Link: Case Summary Document
Citation:  SKQB 214 (Queen’s Bench for Saskatchewan, Schwann J.)
This Canadian case concerned a will. The will was a five page typewritten document dated 7 July 2003. It was signed by the testator in the presence of two witnesses. The plaintiffs were appointed executors. Pursuant to the terms of the will, the testator made several specific bequests of personal property followed by the usual direction to convert the rest and residue of his estate into cash to be distributed equally in accordance with the following direction:
(A) …for the purpose of maintaining, feeding and caring for my pet animals, (but not any off-spring thereof) until their death (my pet animals presently consisting of four (4) cats)…
(B) Upon the death of the last of my pets, I direct that the remaining balance of the residue of my estate shall be divided into two (2) equal shares, to be distributed as follows:
(i) To give one share to five hills health region home care…
(ii) to give one share to the Canadian abortion rights action league (Caral) ….
There was also a codicil to the will. The codicil was a wholly handwritten document, much of it in poor handwriting to the point of being almost illegible. The date ‘April 19, 2011’ appeared at the top, with the signature of the testator appearing opposite the date. There were no witnesses, but evidence was given as to the authenticity of the handwriting. The testator made it clear in the codicil that his instructions in the will were continuing, but added in the codicil: ‘My cats come first’ … ‘After my expenses are paid then plenty of money for the cats….’.
This direction was followed by several specific bequests of personal property, which differed from dispositions made in the earlier will. No real property was devised under the will. However, under the codicil, a house and land were disposed of. In addition, the codicil provided that:
…The house will likely be used to pay for the cats home and the expenses. However it would be preferred to have [the executors] to pay all my expenses and then take ownership of the house this would give time to decide what to do with the house The (house) must not be sold until after the cats are comfortable.
Disposition and treatment of the residue also differed in the codicil. Under the codicil the residue was divided between:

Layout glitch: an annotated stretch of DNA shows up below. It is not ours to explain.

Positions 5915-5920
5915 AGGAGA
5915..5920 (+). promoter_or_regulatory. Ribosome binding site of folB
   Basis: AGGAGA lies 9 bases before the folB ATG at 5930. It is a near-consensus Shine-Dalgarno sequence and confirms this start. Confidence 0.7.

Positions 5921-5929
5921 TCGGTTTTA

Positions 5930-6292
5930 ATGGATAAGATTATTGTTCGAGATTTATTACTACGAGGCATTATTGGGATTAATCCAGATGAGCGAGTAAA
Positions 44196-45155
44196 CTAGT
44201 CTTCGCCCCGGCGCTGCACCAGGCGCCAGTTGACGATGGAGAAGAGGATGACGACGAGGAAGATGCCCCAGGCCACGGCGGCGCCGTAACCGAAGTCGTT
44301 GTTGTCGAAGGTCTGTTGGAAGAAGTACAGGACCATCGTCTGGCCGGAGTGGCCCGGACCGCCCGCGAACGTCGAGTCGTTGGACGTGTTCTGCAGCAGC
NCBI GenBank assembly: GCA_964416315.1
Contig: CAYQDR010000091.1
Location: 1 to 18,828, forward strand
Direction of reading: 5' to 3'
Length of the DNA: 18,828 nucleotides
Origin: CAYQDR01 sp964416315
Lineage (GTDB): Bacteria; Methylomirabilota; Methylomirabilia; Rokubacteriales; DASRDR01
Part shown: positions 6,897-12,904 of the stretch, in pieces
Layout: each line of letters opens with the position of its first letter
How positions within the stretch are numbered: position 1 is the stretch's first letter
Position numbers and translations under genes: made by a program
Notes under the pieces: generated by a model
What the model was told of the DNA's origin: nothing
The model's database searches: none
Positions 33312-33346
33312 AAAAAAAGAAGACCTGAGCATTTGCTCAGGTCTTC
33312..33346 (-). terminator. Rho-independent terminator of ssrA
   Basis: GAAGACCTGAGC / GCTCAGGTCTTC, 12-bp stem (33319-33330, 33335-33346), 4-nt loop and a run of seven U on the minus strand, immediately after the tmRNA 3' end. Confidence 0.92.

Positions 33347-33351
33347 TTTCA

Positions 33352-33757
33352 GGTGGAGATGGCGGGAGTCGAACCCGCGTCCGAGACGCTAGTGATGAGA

- (CARAL) Canadian Abortion Rights Action League – emphasis on research $300
- To pay for sterilize and medicine for cats. M. Jaw Clinic $300
- Five Hills Home Care $300
- Eyebrow United Church $100
- These four last items can be deleted if money is low.
The plaintiff executors applied to have both the documents accepted for probate. The Saskatchewan Wills Act 1996 applied. Her Honour held that both documents were valid under the Act, but the question arose: did the codicil revoke the will? There were inconsistencies between the two documents, particularly relating to the use of the residue for the cats and for the named charities. The differences were summarised by Her Honour:
– trustees shall hold residue in trust and may use funds for the purpose of maintaining, feeding and caring for pet animals (4 cats) until their death.
– Trustees to consult with Dr. John Kessler as to placement and proper care and vet services
– Trustees to find a good home for pets with a private individual(s), Trustees pay amount necessary to provide for maintenance and care of pets.
2. Upon death of cats, balance of residue divided equally into 2 shares:
– ‘cats come first’
– ‘After my expenses are paid then plenty of money for the cats, including medical service and if deemed necessary declawing expenses’
2.. Balance of residue
– CARAL –$300
– To pay for sterilize and medicine for cats M. Jaw Clinic $300
– Five Hills Home Care $300
– Eyebrow United Church $100
These four last items can be deleted ‘if money is low’.
Her Honour held that the codicil revoked the provisions in the will as the distribution of the residue. In Her Honour’s view, the codicil was clear and unambiguous. However, that conclusion gave rise to further issues. The body known as ‘CARAL’ no longer existed, and the ‘M.Jaw Clinic’ was an unknown body. On this point, Her Honour said (at –):